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Leclanché to provide 10 MWh battery system for Scandlines’ PR24 zero-emission freight ferry

The Scandlines zero-emission ferry project, announced in November 2021 and which will result in the world’s largest electric-powered hybrid ferry, will run on an advanced 10 MWh lithium-ion battery energy storage system (BESS) from Leclanché.

Leclanché will supply a state-of-the-art G\NMC battery system (65 Ah cells) with a capacity of 10,028 kWh with a maximum voltage of 864 volts guaranteed for 10 years. The BESS uses a highly redundant architecture with 48 battery strings distributed across 8 switchboards. Delivery will begin in January 2023.


Leclanché SA is a provider of lithium-ion battery powered marine battery systems for electric and hybrid maritime vessels. It joins a roster of renowned companies selected to provide critical components, systems, and expertise to the Puttgarten Rødby 2024 (PR24) vessel including Norway’s Kongsberg Maritime and Norwegian Electric Systems (NES). The ferry was designed by LMG Marin AS, Norway, and will be constructed at Cemre Shipyard in Turkey.

The “RoPax” or roll-on, roll-off freight ferry is expected to enter service in 2024. It will connect Puttgarden ferry harbour, on the German island of Fehmarn, with Rødby ferry harbour on the island of Lolland in Denmark—a distance of 18.5 km.

The battery technology selected for the Scandlines PR24 project is among the most advanced and safe used in marine battery systems. Leclanché is one of the only marine battery system suppliers to manufacture its own lithium-ion battery cells to exacting standards in its German manufacturing facility. In addition, it builds modules on its state-of-the-art automated assembly line, in Yverdon, Switzerland. Leclanché’s Marine Rack System (MRS) helps vessel owners and operators to meet or even surpass international marine regulations for SOx and NOx emissions.

The MRS BESS is modular and scalable and features an integrated cooling and active safety system. Leclanché’s liquid-cooled battery systems provides numerous advantages over air-cooled batteries including improved safety, faster charging, longer lifetime, smaller footprint and lower energy consumption.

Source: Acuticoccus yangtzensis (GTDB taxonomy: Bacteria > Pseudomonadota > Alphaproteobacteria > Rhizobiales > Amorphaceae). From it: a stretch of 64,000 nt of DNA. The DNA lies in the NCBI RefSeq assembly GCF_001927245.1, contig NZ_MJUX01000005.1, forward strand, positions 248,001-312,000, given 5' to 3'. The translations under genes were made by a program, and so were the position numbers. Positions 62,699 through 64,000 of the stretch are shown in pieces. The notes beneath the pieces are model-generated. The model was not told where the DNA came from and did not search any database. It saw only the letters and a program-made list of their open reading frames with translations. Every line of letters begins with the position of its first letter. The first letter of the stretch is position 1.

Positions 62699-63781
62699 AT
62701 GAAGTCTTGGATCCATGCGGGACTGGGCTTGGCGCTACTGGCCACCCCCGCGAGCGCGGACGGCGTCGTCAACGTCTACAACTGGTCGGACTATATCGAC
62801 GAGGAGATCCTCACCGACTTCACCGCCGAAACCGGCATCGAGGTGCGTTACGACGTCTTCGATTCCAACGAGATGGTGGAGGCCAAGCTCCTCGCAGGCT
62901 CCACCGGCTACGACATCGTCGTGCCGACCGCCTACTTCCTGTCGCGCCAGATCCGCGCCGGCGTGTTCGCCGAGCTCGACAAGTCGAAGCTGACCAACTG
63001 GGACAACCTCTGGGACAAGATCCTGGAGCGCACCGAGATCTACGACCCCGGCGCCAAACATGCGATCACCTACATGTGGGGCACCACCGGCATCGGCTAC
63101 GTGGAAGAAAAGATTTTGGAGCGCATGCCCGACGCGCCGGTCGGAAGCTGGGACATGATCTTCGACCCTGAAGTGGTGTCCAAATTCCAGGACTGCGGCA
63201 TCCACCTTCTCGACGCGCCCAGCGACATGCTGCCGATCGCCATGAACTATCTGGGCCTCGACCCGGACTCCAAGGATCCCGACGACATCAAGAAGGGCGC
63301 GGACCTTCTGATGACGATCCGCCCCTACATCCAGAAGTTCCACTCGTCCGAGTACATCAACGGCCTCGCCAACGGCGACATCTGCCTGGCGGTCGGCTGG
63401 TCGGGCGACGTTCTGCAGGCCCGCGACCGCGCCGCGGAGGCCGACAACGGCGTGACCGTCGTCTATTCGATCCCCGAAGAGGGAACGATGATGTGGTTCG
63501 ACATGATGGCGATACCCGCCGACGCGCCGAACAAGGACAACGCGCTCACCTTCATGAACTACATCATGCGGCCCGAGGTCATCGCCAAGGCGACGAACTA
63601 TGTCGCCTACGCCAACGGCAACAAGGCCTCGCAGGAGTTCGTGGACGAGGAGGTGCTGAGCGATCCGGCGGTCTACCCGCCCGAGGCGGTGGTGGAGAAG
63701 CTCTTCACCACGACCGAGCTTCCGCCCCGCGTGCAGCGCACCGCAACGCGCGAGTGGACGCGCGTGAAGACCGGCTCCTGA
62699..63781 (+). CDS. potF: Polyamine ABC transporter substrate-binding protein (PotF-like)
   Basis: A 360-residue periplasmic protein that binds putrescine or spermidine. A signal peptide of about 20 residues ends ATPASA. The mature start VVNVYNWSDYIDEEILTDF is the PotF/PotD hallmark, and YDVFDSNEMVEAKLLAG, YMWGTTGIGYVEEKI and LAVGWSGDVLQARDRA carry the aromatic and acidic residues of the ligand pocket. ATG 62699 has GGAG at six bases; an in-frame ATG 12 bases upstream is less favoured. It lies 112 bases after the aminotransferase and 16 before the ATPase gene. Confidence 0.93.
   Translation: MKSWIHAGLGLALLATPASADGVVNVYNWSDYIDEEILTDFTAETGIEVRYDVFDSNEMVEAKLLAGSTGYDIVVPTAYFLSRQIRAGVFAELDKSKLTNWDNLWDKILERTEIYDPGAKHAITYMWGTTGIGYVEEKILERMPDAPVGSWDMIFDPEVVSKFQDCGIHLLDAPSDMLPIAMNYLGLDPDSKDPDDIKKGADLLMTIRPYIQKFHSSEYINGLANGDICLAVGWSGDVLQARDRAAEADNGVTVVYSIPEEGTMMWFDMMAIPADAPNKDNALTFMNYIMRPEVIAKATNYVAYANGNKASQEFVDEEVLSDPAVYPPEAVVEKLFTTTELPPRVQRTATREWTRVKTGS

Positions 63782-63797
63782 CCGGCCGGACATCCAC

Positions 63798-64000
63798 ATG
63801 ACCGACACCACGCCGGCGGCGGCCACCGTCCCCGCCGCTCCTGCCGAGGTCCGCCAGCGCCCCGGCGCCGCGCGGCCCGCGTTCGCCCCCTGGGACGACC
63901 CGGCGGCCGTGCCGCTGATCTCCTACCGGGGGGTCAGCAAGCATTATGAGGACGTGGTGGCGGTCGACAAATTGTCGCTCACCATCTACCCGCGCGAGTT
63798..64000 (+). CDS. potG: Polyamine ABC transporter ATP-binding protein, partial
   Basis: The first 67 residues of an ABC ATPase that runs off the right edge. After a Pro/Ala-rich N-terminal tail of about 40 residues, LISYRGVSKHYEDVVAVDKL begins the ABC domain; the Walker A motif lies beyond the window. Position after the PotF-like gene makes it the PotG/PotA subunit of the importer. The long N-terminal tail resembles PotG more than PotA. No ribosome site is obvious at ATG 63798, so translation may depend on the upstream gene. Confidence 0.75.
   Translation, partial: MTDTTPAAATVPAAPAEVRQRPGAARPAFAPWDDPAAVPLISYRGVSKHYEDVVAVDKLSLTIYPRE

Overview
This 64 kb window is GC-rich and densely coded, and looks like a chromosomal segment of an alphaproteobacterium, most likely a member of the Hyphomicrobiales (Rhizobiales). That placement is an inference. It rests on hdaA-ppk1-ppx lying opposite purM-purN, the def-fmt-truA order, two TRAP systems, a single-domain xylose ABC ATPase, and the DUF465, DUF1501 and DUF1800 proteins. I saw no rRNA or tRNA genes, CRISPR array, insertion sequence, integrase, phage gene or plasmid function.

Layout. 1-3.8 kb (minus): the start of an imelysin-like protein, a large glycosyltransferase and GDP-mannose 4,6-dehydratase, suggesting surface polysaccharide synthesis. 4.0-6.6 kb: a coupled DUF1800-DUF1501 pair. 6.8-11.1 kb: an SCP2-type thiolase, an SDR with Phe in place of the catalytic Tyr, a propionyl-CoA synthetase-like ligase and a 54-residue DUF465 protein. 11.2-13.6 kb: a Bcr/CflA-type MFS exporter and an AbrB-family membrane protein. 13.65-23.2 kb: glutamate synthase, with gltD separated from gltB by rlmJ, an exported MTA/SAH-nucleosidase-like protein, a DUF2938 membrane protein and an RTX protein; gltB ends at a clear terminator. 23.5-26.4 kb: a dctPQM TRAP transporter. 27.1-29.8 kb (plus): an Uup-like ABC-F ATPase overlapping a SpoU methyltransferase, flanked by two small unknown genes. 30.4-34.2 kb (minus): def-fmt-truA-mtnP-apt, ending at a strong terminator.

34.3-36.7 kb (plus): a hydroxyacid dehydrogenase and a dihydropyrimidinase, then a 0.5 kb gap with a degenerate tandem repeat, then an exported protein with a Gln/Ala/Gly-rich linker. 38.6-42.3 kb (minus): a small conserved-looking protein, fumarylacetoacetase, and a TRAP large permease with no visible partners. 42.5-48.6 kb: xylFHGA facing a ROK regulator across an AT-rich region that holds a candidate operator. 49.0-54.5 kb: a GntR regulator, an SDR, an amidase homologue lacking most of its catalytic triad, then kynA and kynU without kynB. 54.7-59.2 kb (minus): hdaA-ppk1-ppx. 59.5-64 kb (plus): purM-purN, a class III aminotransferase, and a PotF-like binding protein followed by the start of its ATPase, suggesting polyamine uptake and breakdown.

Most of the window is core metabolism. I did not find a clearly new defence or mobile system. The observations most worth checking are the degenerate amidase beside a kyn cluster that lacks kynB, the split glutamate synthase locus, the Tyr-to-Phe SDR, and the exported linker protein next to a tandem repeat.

The Scandlines zero direct emission freight ferry will be 147.4 meters long, 25.4 meters wide and 5.3 meters design draft. The double-ended ferry’s freight capacity will be 66 freight units carrying a maximum of 140 passengers at a 10-knot service speed. As a hybrid ferry, her crossing time between the two ports will be 45 minutes. In fully electric mode, crossing time is 70 minutes and the ferry is emission-free.


Thomas Pedersen

For a comparatively long-distance ferry such as this, hybrid systems make so much sense, and provides the added safety of a hydrocarbon fueled limp-home ICE if the battery system fails.

I bet that once ferry designers get accustomed to to batteries, they will love their high central mass and zero variation in fuel mass, which normally needs to be pumped between tanks to ensure a level deck.

A ferry of this size also typically has a port time of at least 30-45 minutes, allowing 20-80% charge each time without abusing the batteries excessively.

Ferries usually have a quite persistent drone of the engine and getting rid of that should be quite calming to passengers and crew.


The batteries are sure to be placed as low as possible, providing a great ballast making a very stable ferry.
Here its obvious the advantage of slower shiping's reduced energy consumption, and unlike automotive and aviation, the slower the better efficiency, only time costs interfere.

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